Long before the pill, even before condoms, women have tried to exert control over if and when they get pregnant. The method of tracking fertility has existed in some iteration for centuries, but wasn’t widely practiced until the early 20th century. It’s a natural method of birth control where a woman tracks when she’s most likely to get pregnant using a calendar, body temperature, and cervical mucus (or a combination of all three). On a scale of jumping up and down post-coitus to abstinence, it falls somewhere in the middle.
The failure rate for fertility awareness is 24%, according to the CDC, which means 24 out of 100 women who use it in a typical fashion (i.e., not perfectly) will get pregnant each year. (Not great odds.) For comparison, IUDs, hormonal birth control pills, and condoms have a failure rate of 0.2% to 0.8%, 9%, and 18%, respectively. Unless you are someone who maybe, possibly would be okay with getting pregnant, the conventional wisdom has been: Don’t go the natural route.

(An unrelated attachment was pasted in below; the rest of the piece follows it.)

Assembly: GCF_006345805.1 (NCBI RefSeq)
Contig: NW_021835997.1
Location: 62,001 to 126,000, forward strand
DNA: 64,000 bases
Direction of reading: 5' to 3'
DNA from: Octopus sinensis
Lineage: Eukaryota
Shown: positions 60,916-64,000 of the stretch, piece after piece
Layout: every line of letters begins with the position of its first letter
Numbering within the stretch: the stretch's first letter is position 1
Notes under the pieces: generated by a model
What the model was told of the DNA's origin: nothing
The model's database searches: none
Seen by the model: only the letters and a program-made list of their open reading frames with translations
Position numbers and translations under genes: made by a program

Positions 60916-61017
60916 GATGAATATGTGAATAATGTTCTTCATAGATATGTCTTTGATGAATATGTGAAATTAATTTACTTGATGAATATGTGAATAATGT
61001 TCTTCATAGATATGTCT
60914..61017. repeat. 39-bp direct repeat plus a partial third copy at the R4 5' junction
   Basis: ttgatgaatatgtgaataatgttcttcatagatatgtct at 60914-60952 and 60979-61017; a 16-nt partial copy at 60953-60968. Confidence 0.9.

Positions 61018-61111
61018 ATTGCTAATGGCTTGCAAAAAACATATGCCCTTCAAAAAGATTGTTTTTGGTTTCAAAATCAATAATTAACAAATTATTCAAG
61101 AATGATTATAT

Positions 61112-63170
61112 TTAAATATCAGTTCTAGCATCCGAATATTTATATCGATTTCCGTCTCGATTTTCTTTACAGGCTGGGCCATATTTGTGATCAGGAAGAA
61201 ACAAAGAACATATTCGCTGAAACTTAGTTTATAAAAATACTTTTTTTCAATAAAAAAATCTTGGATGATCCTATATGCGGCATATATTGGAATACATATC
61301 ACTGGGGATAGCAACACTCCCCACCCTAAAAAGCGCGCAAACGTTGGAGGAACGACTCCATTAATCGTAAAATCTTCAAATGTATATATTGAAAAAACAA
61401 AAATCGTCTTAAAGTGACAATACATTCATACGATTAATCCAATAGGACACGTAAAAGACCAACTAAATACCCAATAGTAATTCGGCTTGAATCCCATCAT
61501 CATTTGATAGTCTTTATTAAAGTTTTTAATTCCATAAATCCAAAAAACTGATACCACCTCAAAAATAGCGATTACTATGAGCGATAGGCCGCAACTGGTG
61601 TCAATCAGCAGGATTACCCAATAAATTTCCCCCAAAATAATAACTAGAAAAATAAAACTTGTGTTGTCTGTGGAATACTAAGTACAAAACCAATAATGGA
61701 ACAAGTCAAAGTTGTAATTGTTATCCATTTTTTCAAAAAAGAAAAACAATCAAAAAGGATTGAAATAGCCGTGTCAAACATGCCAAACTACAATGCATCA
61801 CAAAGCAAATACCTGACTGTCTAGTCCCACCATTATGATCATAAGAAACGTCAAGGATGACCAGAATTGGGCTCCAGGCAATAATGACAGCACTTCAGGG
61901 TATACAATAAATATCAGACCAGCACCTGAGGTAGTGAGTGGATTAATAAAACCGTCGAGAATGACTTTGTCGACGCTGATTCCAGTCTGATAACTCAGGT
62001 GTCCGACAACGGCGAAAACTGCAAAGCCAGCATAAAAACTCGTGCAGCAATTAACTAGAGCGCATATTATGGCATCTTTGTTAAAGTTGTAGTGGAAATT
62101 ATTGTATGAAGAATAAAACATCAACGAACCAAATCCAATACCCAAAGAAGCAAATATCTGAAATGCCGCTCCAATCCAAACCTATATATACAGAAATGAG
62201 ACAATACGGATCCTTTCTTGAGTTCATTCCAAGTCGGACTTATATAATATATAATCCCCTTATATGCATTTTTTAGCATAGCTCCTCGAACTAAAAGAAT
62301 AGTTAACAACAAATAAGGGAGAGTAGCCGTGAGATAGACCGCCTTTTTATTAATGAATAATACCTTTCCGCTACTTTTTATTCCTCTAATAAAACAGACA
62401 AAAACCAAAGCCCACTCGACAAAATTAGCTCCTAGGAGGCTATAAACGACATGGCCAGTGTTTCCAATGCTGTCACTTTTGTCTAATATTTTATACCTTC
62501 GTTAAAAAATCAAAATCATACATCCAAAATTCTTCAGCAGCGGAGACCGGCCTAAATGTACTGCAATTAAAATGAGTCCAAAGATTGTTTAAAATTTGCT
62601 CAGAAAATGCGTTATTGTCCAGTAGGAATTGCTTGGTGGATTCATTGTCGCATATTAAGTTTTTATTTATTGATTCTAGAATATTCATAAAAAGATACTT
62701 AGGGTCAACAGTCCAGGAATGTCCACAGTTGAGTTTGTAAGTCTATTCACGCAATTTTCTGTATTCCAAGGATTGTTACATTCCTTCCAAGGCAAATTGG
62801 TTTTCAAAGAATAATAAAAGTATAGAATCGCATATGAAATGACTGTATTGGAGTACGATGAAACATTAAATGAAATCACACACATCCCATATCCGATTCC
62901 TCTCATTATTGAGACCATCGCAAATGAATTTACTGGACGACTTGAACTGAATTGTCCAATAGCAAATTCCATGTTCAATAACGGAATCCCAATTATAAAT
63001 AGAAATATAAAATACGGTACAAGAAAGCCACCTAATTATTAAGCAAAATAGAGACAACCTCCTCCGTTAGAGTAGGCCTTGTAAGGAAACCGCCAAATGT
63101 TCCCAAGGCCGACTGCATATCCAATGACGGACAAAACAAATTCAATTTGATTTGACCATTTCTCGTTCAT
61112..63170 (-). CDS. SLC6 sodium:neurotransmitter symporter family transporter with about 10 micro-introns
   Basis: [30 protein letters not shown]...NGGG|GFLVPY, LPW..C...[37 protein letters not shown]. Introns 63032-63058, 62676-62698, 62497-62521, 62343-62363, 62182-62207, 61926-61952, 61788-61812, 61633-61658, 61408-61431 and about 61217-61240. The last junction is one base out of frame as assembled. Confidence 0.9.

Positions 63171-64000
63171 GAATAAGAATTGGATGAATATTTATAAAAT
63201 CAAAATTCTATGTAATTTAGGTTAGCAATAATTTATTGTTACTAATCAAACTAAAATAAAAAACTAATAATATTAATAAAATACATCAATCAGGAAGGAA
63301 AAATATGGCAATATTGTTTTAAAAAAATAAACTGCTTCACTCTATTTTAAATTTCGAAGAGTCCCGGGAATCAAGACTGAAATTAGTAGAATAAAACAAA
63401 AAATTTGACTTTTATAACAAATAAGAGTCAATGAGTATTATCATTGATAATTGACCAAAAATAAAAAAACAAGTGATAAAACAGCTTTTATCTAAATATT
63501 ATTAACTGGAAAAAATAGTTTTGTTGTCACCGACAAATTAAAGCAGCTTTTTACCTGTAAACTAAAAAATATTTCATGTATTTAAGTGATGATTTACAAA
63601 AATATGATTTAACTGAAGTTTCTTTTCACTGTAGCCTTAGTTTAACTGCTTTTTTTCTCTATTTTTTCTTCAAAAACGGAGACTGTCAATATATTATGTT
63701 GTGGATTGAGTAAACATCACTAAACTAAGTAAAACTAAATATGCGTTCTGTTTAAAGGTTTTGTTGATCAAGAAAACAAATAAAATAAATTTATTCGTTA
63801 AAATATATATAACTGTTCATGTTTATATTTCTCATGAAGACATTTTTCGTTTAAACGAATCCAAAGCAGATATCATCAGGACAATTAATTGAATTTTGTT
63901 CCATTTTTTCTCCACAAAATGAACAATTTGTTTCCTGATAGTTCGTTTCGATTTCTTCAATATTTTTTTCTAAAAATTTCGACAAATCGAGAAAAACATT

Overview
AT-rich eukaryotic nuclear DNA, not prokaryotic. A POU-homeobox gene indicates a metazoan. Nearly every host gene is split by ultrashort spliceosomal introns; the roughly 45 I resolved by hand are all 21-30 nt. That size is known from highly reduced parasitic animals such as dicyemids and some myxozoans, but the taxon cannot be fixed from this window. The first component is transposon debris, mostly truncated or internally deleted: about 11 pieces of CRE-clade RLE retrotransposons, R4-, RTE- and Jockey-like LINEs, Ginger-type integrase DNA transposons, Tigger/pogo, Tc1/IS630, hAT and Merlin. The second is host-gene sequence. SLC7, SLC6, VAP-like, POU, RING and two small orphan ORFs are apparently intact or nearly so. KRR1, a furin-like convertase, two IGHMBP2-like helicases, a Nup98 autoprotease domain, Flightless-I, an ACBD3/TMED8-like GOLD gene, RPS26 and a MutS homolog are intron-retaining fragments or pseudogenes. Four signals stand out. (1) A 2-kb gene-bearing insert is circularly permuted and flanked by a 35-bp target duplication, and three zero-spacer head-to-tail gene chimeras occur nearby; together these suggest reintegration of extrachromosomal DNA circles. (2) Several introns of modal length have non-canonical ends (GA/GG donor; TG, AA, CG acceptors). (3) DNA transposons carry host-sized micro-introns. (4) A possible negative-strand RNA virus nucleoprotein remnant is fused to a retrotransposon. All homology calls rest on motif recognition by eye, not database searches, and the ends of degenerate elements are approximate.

This stance appears to be subtly evolving, in large part because what was once left to ad hoc thermometers and charts has been digitized. Over the past couple years, a number of apps that track and chart women’s fertility cycles have launched. Their use cases and techniques vary, but many proport to tell users when they can and can’t get pregnant. The majority are marketed to women who simply want to track their menstrual cycles or who are actively trying to conceive, but the ability to reduce the risk of getting pregnant hangs there, too.
Reducing The Risk (And Cost And Side Effects)